Interactive Map of the Temple Mount

This page helps you to identify major points of interest by hovering over the red dots. This page provides very concise information, please see this page for detailed information about the Temple Mount.

Madrassah al-Ashrafiyya

The Madrasah al-Ashrafiyya is identified by its protruding volume into the Haram. Sultan al-Malik al-Ashraf Qaytbay (d. 1496 CE) founded al-Ashrafiyya on the same site. The builders and craftsmen, as well as the Coptic architect of al-Ashrafiyya, were all sent from Cairo to complete the building.

Cotton Merchants Gate

The Gate of the Cotton Merchants, Arabic: Bab al-Qattanin‎, is one of the most beautiful gates that leads onto the Temple Mount. It was built by the ruler of Damascus, Tankiz, during the reign of Mamluk Sultan ibn Qalwun, as marked by an inscription over the door.

Dome of the Rock

Located on Temple Mount it's the oldest structure. Originally built by abd al-Malik ibn Marwan in 690 CE it has been renovated several times since. It is one of the oldest surviving Islamic Structure.

Dome of Spirits

It was probably built during Umayyad period because Ibn al-Faqih al-Hamadani circa 9-10 century CE in his Mukhtasar Kitab al-Buldan mentioned that there was a dome in al-Aqsa enclave called Kubbat Jibril (Dome of Gabriel). Back then it was also called Kubbat al-Ruh and Kubbat al-Arvah (Dome of the Spirits).

Dome of the Chain

Dome of the Chain (قبة السلسلة), Qubbat al-Silsilah, is a free-standing dome located adjacently east of the Dome of the Rock in the Old City of Jerusalem. One of the oldest structures on the Haram ash-Sharif (Temple Mount), it is not a mosque or shrine, but is used as a prayer house.

Well of Souls

The Well of Souls (بئر الأرواح‎ Bir al-Arwah) sometimes translated Pit of Souls, Cave of Spirits, or Well of Spirits is a partly natural, partly man-made cave located inside the Foundation Stone under the Dome of the Rock shrine in Jerusalem. Also known in Christianity and Judaism by the time of the Crusades as the Holy of Holies.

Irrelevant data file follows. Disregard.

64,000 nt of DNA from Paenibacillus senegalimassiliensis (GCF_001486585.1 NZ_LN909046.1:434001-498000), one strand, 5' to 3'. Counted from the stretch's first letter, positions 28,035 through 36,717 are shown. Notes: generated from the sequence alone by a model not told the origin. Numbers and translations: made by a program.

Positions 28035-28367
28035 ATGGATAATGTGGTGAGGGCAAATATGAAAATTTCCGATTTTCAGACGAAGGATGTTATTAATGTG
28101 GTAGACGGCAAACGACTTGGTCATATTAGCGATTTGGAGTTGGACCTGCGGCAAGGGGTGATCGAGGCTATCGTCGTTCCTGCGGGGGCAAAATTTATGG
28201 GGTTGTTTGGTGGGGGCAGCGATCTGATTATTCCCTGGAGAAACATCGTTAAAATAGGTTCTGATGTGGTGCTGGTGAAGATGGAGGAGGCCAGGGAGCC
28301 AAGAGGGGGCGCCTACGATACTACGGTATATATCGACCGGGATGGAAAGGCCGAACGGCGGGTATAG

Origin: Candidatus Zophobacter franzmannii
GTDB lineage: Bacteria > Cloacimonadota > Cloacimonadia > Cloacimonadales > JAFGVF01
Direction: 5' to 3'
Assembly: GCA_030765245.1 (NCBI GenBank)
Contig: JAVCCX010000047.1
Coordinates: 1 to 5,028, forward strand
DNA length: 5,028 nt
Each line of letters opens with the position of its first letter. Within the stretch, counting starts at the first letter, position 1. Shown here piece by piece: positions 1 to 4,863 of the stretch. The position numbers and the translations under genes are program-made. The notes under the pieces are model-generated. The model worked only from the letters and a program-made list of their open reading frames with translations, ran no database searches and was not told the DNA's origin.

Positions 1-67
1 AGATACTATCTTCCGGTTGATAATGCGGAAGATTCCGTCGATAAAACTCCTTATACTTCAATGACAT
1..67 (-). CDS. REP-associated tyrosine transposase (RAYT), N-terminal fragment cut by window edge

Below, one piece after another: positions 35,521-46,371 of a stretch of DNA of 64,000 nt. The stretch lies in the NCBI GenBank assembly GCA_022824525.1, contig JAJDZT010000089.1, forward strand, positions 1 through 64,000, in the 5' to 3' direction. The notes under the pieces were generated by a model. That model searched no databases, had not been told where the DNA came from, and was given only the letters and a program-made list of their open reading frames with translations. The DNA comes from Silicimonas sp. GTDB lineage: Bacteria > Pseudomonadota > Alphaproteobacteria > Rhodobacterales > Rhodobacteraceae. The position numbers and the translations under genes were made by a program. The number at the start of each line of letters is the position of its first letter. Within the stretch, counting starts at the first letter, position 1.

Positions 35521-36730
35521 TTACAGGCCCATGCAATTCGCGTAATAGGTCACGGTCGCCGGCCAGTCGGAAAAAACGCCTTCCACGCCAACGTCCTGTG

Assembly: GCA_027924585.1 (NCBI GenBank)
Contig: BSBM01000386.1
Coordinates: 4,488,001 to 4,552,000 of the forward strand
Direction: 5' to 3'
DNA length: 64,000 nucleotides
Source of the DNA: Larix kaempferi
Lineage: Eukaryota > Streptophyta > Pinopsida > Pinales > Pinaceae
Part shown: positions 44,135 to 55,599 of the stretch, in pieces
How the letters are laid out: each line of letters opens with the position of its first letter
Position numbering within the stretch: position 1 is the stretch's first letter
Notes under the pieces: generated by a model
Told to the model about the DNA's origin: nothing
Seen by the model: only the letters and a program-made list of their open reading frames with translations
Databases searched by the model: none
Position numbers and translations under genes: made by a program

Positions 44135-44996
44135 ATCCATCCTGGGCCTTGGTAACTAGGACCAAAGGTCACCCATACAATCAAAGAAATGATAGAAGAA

Qanatir (قناطر), also known as the Arched Gates (البوائك) or 'The Scales' (الموازين), are the arched structures that surround the Dome of the Rock Platform. According to legend on the Day of Judgement the scales of judgement will be suspended to these arches or in place of these arches.

Throne of Solomon

The Kursi Suleiman (قبة كرسي سليمان), also known as the mausoleum or Tomb of prophet Suleyman, is located in the Haram al-Sharif (Temple Mount) along the eastern wall It is also known as the Kursi-i Suleiman (the chair of Solomon) or the foot-stool of Solomon.

Golden Gate Exterior

In Arabic, it is known as Bab al-Dhahabi, also written Bab al-Zahabi, meaning "Golden Gate"; another Arabic name is the Gate of Eternal Life. Additionally, for Muslims each of the two doors of the double gate has its own name: Bab al-Rahma, "Gate of Mercy", for the southern one, and Bab al-Taubah, the "Gate of Repentance", for the northern one.

Golden Gate Interior

The Golden Gate is one of the few sealed gates in Jerusalem's Old City Walls, along with the Huldah Gates, and a small Biblical and Crusader-era postern located several stories above ground on the southern side of the eastern wall.

Iwan of Sultan Mehmood II

The iwan is a simple stone structure, with a square plan. The iwan's dome sits directly on the octagonal area with no drum or transition zone. It has an odd shape, and is clumsily finished, giving it the appearance of an incomplete half-oval.

Dome of Solomon

The Dome of Solomon (Qubat Suleyman), the Guide to the Holy Places (1470 CE) states that this structure belonged to Suleyman ibn abd-ul Malik, the seventh caliph of the Umayyad dynasty (715-717 CE) but the current building dates back to c. 1200 CE Ayyubid period.

The Gate & Minaret of al-Ghawanima

Gate of Bani Ghanim, as seen from within the Haram al-Sharif (Temple Mount). The Gate was last renovated in 1308 CE (707 Hj.). It is a relatively small gate named after the Old City’s Bani Ghanim Quarter to which it leads. In the past, the Gate was called Al-Khalil (Hebron) Gate after Prophet Ibrahim Al-Khalil (Abraham).

Kidron Valley

The Kidron Valley (وادي الجوز), Wadi al-Joz, is the valley on the eastern side of The Old City of Jerusalem, separating the Temple Mount (Haram al-Sharif) from the Mount of Olives. It starts north of the Old City of Jerusalem and continues east through the Judean Desert, towards the Dead Sea, descending 4000 feet along its 20 mile course.

Fountain of Qaitbey

Originally constructed in 1455 on the orders of the Egyptian Sultan al-Ashraf Sayf ad-Din Enal. In 1482, however, Sultan Qaitbay had it rebuilt, and the structure is named after him. The Sebil is fed by an old water cistern.

Chain Gate

The Gate of the Chain (باب السلسلة) which was built during the Ayoubi era is one of al-Aqsa Mosque’s main entrances; it is located in the southern part of Temple Mount’s western wall. The gate is relatively high and topped with ornamented bricks.